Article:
The Globe and Mail (Toronto)'s Scores

For 4,413 reviews, this publication has graded:
  • 46% higher than the average critic
  • 3% same as the average critic
  • 51% lower than the average critic
On average, this publication grades 2.2 points lower than other critics. (0-100 point scale)
Average Movie review score: 60
Highest review score: 100 Advanced Style
Lowest review score: 0 The Wedding Ringer
Score distribution:
4413 movie reviews
  1. This isn't a movie so much as a marketing strategy -- a moving poster loosely disguised as a motion picture.
  2. Whom is this movie for, really? It's too tame for the whooping crowds of women who made hits of the "Sex and the City" movies and "Bridesmaids." And for sure it isn't for parents with kids. You can probably find them, diaper bags in the aisles and toddlers on their laps, watching "Dr. Seuss: The Lorax."
  3. A glum meditation on isolation and romantic malaise.
  4. Vacillating between sappy and snappy, Stuart Little 2 is featherweight family fare, perfectly timed for viewers with short attention spans.
  5. A redemption allegory so poker-faced you might forget that redemption is supposed to be a good thing.
  6. As a 21st-century account of the soldier’s enduring alienation from the home front, Billy Lynn is highly effective. It’s what surrounds that account that doesn’t work.
  7. There are individual sequences alternately amusing and touching. [08 May 1984]
    • The Globe and Mail (Toronto)
  8. Too wildly ambitious in its goal to unite two powerful TV tribes to serve a common goal, but its unsentimental music (hip songs by Devo's Mark Mothersbaugh) and visual delights will capture the imagination of young and old.
  9. Both more and less of the same -- more of that hot-pink couture, a whole lot more of that diminutive doggie, less reason to laugh even if you're a tank-topped 16-year-old.
  10. The Program makes passing references to the power of celebrity and the Live Strong narrative – the cyclist admits to telling people what they wanted to hear – but it never goes deep on what it was that produced the awfulness that is Lance Armstrong.
  11. The result is infotainment dressed up as an art flick. Turkish society is fascinatingly complex and its East/West tensions give rise not to easy allegories but to hard ambiguities. To explore that truth, read any novel by Orhan Pamuk. To escape it, watch Bliss.
  12. For all these references to the fairytale, Sydney White soon takes an easier path, recycling familiar "Mean Girls" and "Revenge of the Nerds" scenarios.
  13. That makes Mockingjay – Part 1 an experience to be endured, like a prison sentence, rather than enjoyed. By all means, bring on the revolution: It has to be more exciting than this.
  14. The story is shockingly ordinary. The movie plays like an extended mediocre episode of the X-Files TV show or, for that matter, even a contemporary crime series such as CSI.
  15. Should be a brilliant picture, one last testament to the intertwined sensibilities of two brave artists. Should be, but isn't.
  16. Remember Me could have been a decent family drama, especially considering its setting, but that was not to be. Too bad, because the romance is highly forgettable.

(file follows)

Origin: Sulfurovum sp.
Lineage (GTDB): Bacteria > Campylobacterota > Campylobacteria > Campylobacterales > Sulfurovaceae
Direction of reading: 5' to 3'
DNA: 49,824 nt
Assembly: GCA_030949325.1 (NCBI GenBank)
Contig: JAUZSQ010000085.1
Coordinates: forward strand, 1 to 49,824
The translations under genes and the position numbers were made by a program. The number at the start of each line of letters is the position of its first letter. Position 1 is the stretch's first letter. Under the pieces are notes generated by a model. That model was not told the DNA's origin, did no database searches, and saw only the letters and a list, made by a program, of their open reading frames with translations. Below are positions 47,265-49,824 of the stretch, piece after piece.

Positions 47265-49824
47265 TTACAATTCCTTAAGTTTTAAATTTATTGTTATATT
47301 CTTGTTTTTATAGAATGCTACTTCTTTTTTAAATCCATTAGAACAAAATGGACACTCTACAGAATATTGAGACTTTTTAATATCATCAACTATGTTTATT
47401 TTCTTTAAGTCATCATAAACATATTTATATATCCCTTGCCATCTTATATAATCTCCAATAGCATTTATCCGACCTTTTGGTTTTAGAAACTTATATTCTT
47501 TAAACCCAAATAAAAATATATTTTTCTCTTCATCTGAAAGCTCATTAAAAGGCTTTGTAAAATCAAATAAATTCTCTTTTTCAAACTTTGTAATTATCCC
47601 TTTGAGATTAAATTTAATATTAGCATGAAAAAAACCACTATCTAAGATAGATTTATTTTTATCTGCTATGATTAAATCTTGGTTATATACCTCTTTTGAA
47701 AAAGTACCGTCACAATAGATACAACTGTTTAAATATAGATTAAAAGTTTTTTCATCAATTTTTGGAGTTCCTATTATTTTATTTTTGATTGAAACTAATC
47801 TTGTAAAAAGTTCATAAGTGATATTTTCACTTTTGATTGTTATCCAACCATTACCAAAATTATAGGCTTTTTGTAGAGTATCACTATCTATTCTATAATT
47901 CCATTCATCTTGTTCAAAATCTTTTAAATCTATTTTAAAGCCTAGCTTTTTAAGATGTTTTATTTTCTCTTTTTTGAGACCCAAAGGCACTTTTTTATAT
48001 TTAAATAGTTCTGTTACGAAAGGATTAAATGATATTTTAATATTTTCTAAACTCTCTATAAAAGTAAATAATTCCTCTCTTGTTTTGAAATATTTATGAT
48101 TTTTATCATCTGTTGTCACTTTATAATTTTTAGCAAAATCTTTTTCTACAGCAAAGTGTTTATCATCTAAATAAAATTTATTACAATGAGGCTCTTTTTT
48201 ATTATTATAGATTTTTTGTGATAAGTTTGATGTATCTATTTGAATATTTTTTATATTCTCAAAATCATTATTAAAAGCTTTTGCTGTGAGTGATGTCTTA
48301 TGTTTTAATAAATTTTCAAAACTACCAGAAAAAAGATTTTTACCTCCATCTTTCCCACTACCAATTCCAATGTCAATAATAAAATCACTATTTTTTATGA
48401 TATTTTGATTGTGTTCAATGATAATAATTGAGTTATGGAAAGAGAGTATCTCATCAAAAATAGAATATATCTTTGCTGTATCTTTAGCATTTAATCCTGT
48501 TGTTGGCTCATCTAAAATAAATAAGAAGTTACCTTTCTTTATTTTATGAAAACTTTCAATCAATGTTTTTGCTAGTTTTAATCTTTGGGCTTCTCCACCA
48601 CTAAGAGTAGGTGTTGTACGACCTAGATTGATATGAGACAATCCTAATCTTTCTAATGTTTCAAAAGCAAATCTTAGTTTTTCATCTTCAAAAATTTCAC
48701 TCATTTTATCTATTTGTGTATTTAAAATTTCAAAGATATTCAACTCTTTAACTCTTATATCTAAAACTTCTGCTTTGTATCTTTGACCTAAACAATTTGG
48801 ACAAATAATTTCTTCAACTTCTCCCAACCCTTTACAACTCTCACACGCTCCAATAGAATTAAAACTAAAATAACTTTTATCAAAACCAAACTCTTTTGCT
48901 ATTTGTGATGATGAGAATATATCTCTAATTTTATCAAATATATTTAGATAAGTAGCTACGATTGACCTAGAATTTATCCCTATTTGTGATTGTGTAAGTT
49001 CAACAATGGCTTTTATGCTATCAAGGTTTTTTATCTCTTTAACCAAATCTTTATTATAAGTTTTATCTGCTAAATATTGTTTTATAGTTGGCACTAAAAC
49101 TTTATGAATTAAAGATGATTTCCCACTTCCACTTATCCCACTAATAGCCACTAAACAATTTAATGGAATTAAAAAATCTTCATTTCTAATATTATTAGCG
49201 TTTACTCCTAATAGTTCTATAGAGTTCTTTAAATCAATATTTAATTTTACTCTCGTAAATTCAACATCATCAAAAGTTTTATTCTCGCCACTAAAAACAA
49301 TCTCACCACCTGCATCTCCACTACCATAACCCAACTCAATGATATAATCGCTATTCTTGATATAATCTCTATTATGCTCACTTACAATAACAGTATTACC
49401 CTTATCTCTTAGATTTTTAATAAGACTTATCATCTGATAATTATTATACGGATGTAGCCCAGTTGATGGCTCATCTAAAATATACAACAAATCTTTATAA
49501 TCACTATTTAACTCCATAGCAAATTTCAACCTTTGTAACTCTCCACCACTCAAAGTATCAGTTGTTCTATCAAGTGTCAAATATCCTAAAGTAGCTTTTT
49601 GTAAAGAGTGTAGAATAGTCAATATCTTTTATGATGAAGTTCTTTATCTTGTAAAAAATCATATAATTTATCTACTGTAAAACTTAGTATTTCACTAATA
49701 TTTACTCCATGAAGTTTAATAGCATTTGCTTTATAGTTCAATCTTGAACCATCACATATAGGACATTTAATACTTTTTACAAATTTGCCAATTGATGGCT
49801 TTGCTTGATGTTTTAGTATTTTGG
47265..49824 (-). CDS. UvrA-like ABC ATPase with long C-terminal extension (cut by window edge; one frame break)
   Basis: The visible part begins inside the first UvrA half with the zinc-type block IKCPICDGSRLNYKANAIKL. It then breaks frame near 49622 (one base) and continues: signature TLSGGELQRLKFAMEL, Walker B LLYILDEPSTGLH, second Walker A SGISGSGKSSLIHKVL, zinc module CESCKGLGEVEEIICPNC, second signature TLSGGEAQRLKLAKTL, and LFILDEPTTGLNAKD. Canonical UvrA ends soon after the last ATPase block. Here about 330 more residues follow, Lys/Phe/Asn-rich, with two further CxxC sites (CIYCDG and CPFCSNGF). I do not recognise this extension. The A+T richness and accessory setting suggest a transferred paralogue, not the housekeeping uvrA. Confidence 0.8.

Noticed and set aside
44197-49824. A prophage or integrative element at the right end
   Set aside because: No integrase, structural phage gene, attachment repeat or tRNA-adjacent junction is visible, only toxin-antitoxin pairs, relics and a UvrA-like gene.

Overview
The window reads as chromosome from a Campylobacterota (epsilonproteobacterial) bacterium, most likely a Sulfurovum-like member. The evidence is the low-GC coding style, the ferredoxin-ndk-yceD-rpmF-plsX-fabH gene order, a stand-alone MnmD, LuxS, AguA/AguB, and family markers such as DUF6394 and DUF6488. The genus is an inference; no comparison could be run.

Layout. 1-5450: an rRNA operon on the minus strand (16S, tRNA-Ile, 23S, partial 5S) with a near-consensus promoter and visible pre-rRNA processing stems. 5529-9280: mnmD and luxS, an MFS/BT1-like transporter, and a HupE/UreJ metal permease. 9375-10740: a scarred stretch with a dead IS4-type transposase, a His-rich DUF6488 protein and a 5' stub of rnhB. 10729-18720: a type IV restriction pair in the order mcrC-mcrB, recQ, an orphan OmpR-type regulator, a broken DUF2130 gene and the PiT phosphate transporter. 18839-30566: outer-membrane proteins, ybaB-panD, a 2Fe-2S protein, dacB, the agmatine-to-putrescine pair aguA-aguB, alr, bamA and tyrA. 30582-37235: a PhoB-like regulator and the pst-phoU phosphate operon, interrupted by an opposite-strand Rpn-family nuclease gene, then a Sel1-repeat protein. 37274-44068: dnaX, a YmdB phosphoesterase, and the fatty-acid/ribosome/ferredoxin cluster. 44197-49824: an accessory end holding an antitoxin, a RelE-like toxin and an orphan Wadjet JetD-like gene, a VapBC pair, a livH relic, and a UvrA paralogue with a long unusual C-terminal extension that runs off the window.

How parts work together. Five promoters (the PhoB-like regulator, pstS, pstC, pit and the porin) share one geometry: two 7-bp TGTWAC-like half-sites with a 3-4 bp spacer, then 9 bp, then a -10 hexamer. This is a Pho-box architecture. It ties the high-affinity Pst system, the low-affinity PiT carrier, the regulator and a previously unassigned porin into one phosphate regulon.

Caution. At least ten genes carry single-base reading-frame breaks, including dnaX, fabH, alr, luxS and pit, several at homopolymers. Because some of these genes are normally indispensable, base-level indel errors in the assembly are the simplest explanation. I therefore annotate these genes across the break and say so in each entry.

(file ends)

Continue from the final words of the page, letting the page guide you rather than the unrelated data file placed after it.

17. None of this quite gets off the ground, and I found myself wanting to bid farewell to Yvan and Charlotte quite a while before the final credits rolled. Not every wannabe Woody Allen is Woody Allen.
  18. Max Manus (the title role is played by Aksel Hennie) feels so familiar that audiences watching it are likely to experience a numbing sense of déjà vu. Nothing seems particularly fresh or involving.
  19. As flicks go, She's All That ain't very much. But as high-school flicks go, this thing is a trite classic. [29 Jan 1999, p.C3]
    • The Globe and Mail (Toronto)
  20. An entertaining, moderately irreverent comedy that launches the silly movie season on a sure foot.
  21. This Means War is a Valentine's date dud: Think wilted roses, squashed chocolates and flat champagne.
  22. In the end, Eagle vs. Shark represents a convincing triumph for Dumb.
    • 64 Metascore
    • 50 Critic Score
    At least tries to disturb us, rather than shock us or gross us out, and that is admirable. But it doesn't pull it off, and the movie is indicative of the trouble Hollywood has these days making that most frightening kind of movie -- the kind that lets the audience frighten itself.
    • 48 Metascore
    • 50 Critic Score
    Its peculiar strain of anti-Americanism aside, Run, Fat Boy, Run tries to bridge the gap between self-deprecating Brits and self-aggrandizing Yanks, settling down somewhere between the two. Don't ask me where, exactly, but this mid-Atlantic meeting point is an ultra-neutral zone.
  23. Promised Land is a low-budget effort, far too awkward and contrived a drama to change many hearts and minds.
  24. Mainly bad, and a shockingly bland departure from a hitherto spunky guy.
  25. Apparently Fantastic Four doesn’t want to be another dumb superhero action flick, but try as they might to turn it into a movingly realistic drama, director Josh Trank and a pair of screenwriters never succeed, creating instead a comic book movie that is bizarrely short on humour and action.
  26. Altman shakes the camera like a two-bit horror director, and it seems a different sort of signature - less masterful than weary, less signed than resigned. Zero-sum, indeed.
  27. Parental Guidance is one of those intergenerational embarrassment comedies in the "Meet the Fockers" line, where children can enjoy seeing grown-ups looking ridiculous.
  28. If you like your sentimentality sweet and sticky, then The Secret Life of Bees is definitely your jar of honey.

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